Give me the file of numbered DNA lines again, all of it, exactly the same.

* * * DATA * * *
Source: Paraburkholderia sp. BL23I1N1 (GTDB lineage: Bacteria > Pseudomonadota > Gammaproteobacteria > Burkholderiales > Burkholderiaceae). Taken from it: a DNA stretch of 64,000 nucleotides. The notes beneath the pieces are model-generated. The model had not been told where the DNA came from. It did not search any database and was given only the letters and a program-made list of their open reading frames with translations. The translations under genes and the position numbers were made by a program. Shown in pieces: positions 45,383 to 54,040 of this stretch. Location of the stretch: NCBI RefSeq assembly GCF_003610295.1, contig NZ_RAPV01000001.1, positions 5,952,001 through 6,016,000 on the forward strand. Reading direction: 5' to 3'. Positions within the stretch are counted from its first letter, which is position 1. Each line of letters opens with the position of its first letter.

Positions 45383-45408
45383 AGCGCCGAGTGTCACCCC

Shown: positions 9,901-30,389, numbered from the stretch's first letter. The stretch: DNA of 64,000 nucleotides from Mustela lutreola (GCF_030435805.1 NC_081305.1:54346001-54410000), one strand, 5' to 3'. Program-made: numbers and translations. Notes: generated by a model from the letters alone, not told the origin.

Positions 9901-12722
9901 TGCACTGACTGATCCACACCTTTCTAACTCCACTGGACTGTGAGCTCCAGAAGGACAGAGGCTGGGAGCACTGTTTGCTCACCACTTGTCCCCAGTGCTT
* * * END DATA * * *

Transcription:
Source: Paraburkholderia sp. BL23I1N1 (GTDB lineage: Bacteria > Pseudomonadota > Gammaproteobacteria > Burkholderiales > Burkholderiaceae). Taken from it: a DNA stretch of 64,000 nucleotides. The notes beneath the pieces are model-generated. The model had not been told where the DNA came from. It did not search any database and was given only the letters and a program-made list of their open reading frames with translations. The translations under genes and the position numbers were made by a program. Shown in pieces: positions 45,383 to 54,040 of this stretch. Location of the stretch: NCBI RefSeq assembly GCF_003610295.1, contig NZ_RAPV01000001.1, positions 5,952,001 through 6,016,000 on the forward strand. Reading direction: 5' to 3'. Positions within the stretch are counted from its first letter, which is position 1. Each line of letters opens with the position of its first letter.

Positions 45383-45408
45383 AGCGCCGAGTGTCACCCC

Shown: positions 9,901-30,389, numbered from the stretch's first letter. The stretch: DNA of 64,000 nucleotides from Mustela lutreola (GCF_030435805.1 NC_081305.1:54346001-54410000), one strand, 5' to 3'. Program-made: numbers and translations. Notes: generated by a model from the letters alone, not told the origin.

Positions 9901-12722
9901 TGCACTGACTGATCCACACCTTTCTAACTCCACTGGACTGTGAGCTCCAGAAGGACAGAGGCTGGGAGCACTGTTTGCTCACCACTTGTCCCCAGTGCTT